Impact: We note the panel’s finding. There was no evaluation put in place to assess the specific impact of the staff increases on patient experience. However, we have run an annual Cancer Patient Experience Survey for over a decade and reported patient experience is generally very positive. In the most recent complete survey (2019), on average cancer patient rated the overall quality of their care as 8.8 out of 101.

Appropriateness: We disagree with the Panel’s finding - HEE developed the commitments after consultation with stakeholders and published the analysis underpinning the target in 20172. Working with national and regional stakeholders, a total increase in supply was agreed at the time of around 4,126 FTE. Therefore, it is considered that the commitments were appropriate at that time.

Between 2016 – 2021, the annual growth rate of the overall cancer workforce across the priority specialisms has remained between 3-4%. Building on this progress, the Government’s forthcoming 10 Year Cancer Plan will set a new vision for how we will lead the world in cancer care, including ensuring we have the right workforce in place.

Commitment 2 – Diagnostics

A faster diagnosis standard from 2020 to ensure most patients receive a definitive diagnosis or ruling out of cancer within 28 days of referral from GP or from screening

Response

Progress: The Department welcomes the recognition by the Expert Panel that the Faster Diagnosis Standard has the potential to improve patient outcomes. That is why the NHS has pressed ahead with the implementation of the Faster Diagnosis Standard despite all the additional pressures that the pandemic has created, and despite record levels of urgent referrals for suspected cancer since March 2021.

In the most recent published data, for March 2022, for the first time over 250,000 patients were seen on urgent referral pathways in a month, which is 117% of pre-pandemic levels. During that month performance against the FDS was narrowly below the standard – at 73.1% nationally. The Expert Panel is right to note variation across the country – four regions met the FDS in March 2022 – and the NHS is working to support the other three regions to do the same.

The NHS has published the Delivery Plan for Tackling the COVID-19 Backlog of Elective Care. This plan sets out a clear vision for how the NHS will recover and expand elective services over the next three years. The NHS has continued to prioritise cancer treatment throughout the COVID-19 pandemic, and we have consistently seen record levels of urgent suspected cancer referrals since March 2021. To maintain this focus, our ambition set out in the Delivery Plan is that, by March 2024, 75% of patients who have been urgently referred by their GP for suspected cancer are diagnosed or have cancer ruled out within 28 days. Given the uncertainty around the return of the ‘missing demand’, projections of future performance are hard to make, although the number of referrals is now above pre-pandemic levels.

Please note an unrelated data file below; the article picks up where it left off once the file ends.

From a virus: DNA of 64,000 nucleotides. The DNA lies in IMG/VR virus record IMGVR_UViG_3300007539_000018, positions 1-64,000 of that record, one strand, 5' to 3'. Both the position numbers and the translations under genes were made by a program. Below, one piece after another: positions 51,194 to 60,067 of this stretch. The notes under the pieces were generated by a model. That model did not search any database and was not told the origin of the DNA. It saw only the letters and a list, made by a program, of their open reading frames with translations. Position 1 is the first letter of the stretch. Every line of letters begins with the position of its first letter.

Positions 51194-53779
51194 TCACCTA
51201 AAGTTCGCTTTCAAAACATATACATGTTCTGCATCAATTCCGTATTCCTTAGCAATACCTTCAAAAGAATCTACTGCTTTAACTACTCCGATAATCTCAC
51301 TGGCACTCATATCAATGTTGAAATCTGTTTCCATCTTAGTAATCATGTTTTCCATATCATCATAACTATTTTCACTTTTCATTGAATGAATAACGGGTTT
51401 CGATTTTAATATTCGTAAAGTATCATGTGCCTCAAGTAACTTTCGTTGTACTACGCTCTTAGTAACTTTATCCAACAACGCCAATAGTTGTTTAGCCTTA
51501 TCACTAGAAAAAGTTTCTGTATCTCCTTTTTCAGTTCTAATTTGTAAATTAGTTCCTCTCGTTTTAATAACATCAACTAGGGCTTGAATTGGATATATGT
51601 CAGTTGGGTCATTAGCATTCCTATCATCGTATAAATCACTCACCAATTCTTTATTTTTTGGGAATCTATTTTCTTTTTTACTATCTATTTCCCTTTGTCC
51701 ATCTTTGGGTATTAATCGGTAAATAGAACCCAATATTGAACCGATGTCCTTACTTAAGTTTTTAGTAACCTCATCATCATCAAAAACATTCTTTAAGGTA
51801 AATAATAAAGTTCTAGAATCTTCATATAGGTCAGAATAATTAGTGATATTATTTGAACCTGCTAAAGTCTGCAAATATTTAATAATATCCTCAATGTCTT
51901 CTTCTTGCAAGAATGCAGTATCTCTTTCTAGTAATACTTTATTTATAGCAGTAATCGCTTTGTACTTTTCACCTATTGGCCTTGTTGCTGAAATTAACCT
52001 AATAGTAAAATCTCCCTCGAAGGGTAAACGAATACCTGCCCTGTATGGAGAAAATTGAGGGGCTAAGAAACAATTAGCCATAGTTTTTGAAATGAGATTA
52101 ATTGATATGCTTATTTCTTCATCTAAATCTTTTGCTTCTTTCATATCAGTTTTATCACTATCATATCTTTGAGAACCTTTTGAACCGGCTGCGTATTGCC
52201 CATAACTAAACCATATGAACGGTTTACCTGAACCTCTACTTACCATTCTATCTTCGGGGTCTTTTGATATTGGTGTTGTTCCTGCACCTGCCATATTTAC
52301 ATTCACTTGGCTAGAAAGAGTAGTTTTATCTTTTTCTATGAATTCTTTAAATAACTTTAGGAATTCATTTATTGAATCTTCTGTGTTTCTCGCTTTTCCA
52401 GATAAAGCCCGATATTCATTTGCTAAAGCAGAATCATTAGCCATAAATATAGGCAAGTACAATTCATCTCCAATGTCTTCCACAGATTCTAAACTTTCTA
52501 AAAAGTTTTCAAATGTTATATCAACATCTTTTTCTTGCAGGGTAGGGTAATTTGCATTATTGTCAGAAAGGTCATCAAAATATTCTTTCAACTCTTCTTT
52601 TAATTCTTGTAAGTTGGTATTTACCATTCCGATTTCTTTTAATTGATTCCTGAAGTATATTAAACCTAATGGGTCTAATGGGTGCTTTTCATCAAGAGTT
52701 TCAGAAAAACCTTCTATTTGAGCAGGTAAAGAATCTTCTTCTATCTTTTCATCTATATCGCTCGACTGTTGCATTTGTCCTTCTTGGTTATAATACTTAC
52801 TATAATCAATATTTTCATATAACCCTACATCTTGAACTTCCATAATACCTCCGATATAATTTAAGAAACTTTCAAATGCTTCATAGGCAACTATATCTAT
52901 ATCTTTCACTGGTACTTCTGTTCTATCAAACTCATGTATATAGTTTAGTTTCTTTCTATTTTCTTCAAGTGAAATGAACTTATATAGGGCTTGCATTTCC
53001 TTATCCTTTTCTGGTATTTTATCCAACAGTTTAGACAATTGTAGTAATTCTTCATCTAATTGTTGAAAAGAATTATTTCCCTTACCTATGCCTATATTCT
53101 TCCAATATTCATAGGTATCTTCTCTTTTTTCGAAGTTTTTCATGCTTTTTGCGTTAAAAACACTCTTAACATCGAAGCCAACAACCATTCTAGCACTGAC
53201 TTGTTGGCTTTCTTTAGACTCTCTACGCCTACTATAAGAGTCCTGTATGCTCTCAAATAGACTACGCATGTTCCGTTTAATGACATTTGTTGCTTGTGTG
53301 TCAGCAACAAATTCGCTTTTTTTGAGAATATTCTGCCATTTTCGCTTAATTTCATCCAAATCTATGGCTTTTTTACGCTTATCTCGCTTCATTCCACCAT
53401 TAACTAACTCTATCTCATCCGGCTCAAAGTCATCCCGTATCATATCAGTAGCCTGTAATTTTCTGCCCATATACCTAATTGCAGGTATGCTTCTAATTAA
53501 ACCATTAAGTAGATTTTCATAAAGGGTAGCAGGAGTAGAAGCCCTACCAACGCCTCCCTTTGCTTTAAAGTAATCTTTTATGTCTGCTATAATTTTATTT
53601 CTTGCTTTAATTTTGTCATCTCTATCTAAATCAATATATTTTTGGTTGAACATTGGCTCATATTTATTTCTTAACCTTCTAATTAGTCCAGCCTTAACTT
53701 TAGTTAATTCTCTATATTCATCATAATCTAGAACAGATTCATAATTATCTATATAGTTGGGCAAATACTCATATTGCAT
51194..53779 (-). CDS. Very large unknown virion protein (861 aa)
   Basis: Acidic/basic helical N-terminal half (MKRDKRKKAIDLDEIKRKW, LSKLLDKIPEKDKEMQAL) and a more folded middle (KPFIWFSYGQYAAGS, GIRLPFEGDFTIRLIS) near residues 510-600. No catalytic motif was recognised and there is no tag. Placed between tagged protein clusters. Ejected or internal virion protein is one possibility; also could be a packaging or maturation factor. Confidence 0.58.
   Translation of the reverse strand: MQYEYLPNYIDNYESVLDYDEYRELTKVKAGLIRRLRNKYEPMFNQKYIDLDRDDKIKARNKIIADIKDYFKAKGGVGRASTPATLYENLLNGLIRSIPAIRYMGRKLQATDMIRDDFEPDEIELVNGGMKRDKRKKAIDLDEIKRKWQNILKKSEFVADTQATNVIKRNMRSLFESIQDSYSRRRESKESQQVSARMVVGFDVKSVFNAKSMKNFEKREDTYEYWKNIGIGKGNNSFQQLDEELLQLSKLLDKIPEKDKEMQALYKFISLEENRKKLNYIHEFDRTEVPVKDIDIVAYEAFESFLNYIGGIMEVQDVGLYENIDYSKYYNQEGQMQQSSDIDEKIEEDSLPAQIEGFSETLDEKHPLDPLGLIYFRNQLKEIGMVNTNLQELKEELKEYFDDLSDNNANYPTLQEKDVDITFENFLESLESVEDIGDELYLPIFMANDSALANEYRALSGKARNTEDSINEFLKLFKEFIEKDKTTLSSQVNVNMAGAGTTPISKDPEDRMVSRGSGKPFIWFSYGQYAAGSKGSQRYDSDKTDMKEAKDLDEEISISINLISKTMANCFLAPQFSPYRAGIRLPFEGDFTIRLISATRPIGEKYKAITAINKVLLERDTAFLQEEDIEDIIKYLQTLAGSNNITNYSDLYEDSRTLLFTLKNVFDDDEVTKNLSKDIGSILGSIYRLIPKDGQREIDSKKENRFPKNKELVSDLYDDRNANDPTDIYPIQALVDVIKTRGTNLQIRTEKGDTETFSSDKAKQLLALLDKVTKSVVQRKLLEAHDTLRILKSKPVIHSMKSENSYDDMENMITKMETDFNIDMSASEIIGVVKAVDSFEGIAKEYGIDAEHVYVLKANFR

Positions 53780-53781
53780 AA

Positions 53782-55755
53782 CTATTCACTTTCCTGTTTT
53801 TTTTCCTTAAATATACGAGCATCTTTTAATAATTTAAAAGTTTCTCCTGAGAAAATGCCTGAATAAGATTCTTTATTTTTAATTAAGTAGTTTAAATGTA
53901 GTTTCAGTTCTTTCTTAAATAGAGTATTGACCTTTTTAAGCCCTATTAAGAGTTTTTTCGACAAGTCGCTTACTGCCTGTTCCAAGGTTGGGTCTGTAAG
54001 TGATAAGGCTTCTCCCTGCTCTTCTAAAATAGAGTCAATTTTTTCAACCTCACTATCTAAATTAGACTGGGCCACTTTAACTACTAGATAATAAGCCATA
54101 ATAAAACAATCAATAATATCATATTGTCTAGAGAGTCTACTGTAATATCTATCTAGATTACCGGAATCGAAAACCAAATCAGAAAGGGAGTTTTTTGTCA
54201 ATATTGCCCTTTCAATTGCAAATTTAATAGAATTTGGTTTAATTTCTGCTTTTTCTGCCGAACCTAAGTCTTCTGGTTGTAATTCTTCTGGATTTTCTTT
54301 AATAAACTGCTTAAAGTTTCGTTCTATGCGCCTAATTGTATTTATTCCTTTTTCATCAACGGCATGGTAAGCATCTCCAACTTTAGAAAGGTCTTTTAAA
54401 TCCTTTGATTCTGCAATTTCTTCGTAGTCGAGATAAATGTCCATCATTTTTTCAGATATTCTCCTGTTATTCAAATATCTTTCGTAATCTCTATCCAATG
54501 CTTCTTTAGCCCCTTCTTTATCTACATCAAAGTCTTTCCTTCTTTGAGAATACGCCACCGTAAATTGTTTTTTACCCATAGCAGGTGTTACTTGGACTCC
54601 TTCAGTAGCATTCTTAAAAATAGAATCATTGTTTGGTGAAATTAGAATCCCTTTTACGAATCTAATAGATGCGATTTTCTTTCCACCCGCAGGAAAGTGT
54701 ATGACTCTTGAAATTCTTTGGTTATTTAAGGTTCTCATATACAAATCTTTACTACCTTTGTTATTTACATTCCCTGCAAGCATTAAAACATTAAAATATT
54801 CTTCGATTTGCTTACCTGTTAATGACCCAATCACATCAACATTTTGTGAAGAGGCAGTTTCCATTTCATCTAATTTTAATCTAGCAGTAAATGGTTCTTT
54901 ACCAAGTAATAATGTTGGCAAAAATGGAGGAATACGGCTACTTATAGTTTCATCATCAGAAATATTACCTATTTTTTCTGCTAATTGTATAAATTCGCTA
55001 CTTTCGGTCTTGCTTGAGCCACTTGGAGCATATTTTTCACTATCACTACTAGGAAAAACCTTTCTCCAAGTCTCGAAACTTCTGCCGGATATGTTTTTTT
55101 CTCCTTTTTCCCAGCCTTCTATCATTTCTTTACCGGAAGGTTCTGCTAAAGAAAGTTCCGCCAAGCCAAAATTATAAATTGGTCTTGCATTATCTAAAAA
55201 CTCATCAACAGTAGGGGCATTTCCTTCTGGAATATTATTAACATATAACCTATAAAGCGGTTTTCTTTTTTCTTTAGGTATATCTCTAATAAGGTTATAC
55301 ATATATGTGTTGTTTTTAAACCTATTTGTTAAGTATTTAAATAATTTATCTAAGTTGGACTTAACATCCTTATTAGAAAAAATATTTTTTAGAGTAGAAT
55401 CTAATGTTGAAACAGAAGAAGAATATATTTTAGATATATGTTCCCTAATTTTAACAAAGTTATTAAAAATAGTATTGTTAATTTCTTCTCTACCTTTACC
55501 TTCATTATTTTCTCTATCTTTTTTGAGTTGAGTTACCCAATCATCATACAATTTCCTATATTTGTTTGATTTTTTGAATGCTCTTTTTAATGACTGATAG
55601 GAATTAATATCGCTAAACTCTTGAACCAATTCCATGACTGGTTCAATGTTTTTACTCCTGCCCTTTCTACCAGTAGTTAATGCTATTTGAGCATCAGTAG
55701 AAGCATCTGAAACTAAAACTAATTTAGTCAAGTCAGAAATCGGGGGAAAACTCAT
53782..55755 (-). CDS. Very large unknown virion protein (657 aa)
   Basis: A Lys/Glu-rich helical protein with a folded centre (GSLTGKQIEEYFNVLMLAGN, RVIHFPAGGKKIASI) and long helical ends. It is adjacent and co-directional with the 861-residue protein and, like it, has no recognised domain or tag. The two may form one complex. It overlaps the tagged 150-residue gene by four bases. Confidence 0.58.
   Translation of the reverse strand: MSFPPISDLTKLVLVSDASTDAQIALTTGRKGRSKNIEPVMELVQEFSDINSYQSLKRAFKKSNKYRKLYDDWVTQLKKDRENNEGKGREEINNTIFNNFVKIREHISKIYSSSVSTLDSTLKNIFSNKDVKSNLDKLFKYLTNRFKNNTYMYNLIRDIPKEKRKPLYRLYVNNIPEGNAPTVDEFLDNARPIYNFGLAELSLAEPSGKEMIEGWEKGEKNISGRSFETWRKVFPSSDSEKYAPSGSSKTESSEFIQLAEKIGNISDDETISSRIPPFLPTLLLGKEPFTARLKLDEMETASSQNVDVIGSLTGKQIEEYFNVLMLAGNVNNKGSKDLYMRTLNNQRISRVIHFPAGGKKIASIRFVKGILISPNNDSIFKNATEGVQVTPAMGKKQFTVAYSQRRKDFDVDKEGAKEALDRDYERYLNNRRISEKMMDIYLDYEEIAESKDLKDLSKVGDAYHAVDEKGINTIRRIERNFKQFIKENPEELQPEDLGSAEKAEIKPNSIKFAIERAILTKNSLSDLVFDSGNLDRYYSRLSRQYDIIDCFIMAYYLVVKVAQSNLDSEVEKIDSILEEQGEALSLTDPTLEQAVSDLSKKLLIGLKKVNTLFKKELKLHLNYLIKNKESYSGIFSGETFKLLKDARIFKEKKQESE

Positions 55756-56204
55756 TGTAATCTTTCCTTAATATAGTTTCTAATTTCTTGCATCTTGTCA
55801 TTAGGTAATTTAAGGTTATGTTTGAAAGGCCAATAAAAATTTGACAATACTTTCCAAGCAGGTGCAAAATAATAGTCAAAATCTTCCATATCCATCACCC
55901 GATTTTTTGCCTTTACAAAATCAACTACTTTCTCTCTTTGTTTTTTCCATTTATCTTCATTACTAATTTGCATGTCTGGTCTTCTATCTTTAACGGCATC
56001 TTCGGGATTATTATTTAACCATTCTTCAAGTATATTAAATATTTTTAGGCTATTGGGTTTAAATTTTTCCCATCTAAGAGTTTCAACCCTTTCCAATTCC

The funding for diagnostics transformation is projected to deliver 17 million more diagnostic tests over the next three years and will increase our annual capacity by 9 million tests by March 2025 - a 38% increase in the number of scans the NHS can deliver every year compared to 2019/2020.

CDC funding is allocated proportionally at a regional level, based on population and then adjusted for unmet diagnostic need. Systems determine the most appropriate location locally based on guidance, including that the CDC should provide access to population groups who historically have had difficulty accessing services and be located in an area of deprivation where possible. It is also important that CDCs meet the neds of cancer, and Cancer Alliances have been asked to confirm that local plans will meet the needs of cancer pathways.

Progress: In common with health systems around the world, dealing with the pandemic and its effects has inevitably had an impact across the health service, including on the amount of planned care the NHS has been able to provide, in turn meaning longer waits for many patients and a rapidly increasing waiting list.

Data on the Faster Diagnosis Standard has only been published since April 2021, which means it is not possible to compare current data with data pre-pandemic. However, the department accepts that the longer-standing access standard, the 85% 62-day referral to treatment standard, was not being met pre-pandemic.

To start the process of ensuring that this standard is met once again, the Elective Delivery Plan sets out our ambition that, by March 2023, the number of people waiting more than 62 days from an urgent referral will be back to pre-pandemic levels.

Impact: The FDS will apply to all cancer types, and will mean that people who are referred urgently for checks by their GP – whatever cancer is suspected – should receive a definitive diagnosis within 28 days. The FDS will apply also to people referred on non-specific symptoms pathways, which can be indicative of rarer and less common cancers. NHS planning guidance for 2022-23 requires local systems to achieve at least 75% population coverage for NSS pathways by March 2023.

Impact: We do not accept this finding. Earlier diagnosis is absolutely key to improving survival outcomes. Our understanding is that the Expert Panel based this finding on evidence from Prostate Cancer UK, and that PCUK has since written to the Select Committee to correct the position3. Prior to diagnosis, there is often no way to distinguish between a cancer that is relatively benign and one that it potentially more aggressive. Knowing about their cancer enables people to make an informed choice, in discussion with their doctor, about their treatment options. Identifying the cancer earlier will often mean that more treatment options are available.

Appropriateness: Health Education England continues to take action to ensure that the NHS has the cancer workforce it needs. This includes investing £52 million in 2021/22 in the cancer and diagnostics workforce. Between 2016 – 2021, the annual growth rate of the overall cancer workforce has remained between 3-4%.

In 2022/23 we are investing an additional £50 million to further expand the cancer and diagnostics workforce.

By 2028 the proportion of cancers diagnosed at stages 1 and 2 will rise from around 50% now to 75% of cancer patients

Response